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January 16, 1960


Author Affiliations

Department of Neurology Cincinnati General Hospital Cincinnati 29, Ohio.

JAMA. 1960;172(3):268. doi:10.1001/jama.1960.03020030062023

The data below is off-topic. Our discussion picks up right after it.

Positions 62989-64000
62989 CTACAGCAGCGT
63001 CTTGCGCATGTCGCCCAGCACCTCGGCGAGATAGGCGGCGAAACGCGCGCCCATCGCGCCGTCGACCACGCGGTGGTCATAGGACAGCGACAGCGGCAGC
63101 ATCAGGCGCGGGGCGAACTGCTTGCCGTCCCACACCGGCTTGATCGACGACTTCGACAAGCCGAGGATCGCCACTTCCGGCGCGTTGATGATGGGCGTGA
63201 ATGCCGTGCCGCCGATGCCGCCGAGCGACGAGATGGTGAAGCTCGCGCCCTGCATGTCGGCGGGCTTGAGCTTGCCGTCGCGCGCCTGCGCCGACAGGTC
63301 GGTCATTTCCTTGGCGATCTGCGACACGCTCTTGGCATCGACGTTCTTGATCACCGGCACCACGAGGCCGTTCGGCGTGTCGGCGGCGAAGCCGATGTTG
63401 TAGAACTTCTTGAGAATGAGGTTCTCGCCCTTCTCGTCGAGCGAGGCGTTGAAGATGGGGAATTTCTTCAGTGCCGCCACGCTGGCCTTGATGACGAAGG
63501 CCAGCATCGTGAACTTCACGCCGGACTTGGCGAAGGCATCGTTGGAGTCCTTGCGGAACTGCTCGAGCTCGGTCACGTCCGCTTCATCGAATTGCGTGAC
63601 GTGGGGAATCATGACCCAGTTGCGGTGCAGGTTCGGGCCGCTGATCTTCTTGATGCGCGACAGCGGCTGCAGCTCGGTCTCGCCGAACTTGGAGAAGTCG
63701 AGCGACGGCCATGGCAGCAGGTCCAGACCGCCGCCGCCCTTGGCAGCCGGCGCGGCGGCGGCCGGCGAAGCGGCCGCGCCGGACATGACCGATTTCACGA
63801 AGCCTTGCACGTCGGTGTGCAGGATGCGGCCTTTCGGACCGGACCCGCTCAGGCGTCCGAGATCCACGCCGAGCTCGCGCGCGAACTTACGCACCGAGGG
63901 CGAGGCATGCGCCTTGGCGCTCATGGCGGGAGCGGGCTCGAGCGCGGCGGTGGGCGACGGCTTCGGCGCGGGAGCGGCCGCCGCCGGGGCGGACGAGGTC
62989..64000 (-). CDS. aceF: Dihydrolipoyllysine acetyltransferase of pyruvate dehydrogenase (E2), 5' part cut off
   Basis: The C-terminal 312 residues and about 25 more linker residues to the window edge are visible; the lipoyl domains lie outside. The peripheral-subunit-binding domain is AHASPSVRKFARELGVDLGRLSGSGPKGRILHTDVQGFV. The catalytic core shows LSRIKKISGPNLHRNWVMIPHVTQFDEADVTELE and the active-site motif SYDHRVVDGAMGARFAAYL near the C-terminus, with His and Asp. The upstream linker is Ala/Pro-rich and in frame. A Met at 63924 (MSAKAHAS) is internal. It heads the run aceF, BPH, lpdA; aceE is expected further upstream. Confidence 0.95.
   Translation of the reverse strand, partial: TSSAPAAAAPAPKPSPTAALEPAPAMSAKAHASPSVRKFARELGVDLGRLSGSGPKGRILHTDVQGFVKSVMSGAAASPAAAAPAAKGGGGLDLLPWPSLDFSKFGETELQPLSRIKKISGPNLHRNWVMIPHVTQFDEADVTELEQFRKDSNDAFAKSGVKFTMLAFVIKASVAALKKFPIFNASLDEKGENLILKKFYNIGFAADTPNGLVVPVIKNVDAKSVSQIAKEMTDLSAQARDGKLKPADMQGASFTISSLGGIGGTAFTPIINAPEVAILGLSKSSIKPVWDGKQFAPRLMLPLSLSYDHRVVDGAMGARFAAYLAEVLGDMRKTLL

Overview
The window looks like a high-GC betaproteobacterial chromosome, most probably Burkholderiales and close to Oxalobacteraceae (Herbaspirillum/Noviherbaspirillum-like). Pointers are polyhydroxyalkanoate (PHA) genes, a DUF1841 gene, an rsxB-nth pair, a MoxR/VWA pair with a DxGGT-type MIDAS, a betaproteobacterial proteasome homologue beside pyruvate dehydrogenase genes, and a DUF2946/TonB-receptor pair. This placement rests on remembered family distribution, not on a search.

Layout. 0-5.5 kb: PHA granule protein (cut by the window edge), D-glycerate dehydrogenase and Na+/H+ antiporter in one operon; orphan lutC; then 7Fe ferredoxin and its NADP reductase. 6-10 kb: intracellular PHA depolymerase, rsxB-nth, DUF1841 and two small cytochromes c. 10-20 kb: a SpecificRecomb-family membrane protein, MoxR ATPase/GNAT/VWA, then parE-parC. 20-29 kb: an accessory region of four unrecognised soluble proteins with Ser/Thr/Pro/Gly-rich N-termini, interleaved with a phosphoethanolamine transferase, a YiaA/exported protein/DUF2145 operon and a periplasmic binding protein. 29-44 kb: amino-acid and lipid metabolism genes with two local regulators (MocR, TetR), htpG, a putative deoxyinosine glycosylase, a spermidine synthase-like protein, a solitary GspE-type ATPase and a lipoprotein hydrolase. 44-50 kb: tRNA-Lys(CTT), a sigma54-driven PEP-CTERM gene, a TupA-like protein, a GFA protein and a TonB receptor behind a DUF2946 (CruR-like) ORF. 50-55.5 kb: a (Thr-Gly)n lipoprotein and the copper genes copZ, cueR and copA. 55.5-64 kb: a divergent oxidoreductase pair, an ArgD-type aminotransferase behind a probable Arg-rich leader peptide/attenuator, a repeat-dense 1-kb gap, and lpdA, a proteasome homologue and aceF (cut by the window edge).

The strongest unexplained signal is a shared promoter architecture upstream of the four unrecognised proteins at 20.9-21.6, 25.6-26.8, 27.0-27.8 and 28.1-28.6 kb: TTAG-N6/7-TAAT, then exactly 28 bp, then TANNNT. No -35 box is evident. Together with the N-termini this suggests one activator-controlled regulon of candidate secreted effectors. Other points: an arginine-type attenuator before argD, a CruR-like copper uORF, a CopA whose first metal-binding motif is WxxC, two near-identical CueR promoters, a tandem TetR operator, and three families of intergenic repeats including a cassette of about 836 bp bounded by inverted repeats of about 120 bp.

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To the Editor:—  My comment to Dr. Haffke's letter is as follows. Any physician of experience can cite an example of unexplained relief of a symptom by one or another drug or method. The "placebo effect," as it has been termed, must have been the usual means of relief of many and various symptoms prior to the introduction of specifics into medicine. There is reasonably general agreement, among those who have had much experience with cluster headache, that substances other than ergot preparations will not relieve the symptom by more than the percentage attributable to this "placebo effect," which investigators have determined to be as high as 40% (Batterman: Yale J. Biol. & Med.18:595 [July] 1946; Beecher: Pharmacol. Rev.9:59 [March] 1957; Wolf and Pinsky: J. A. M. A.155:339 [May 22] 1954). Cure of any of the many varieties of migraine is another matter.

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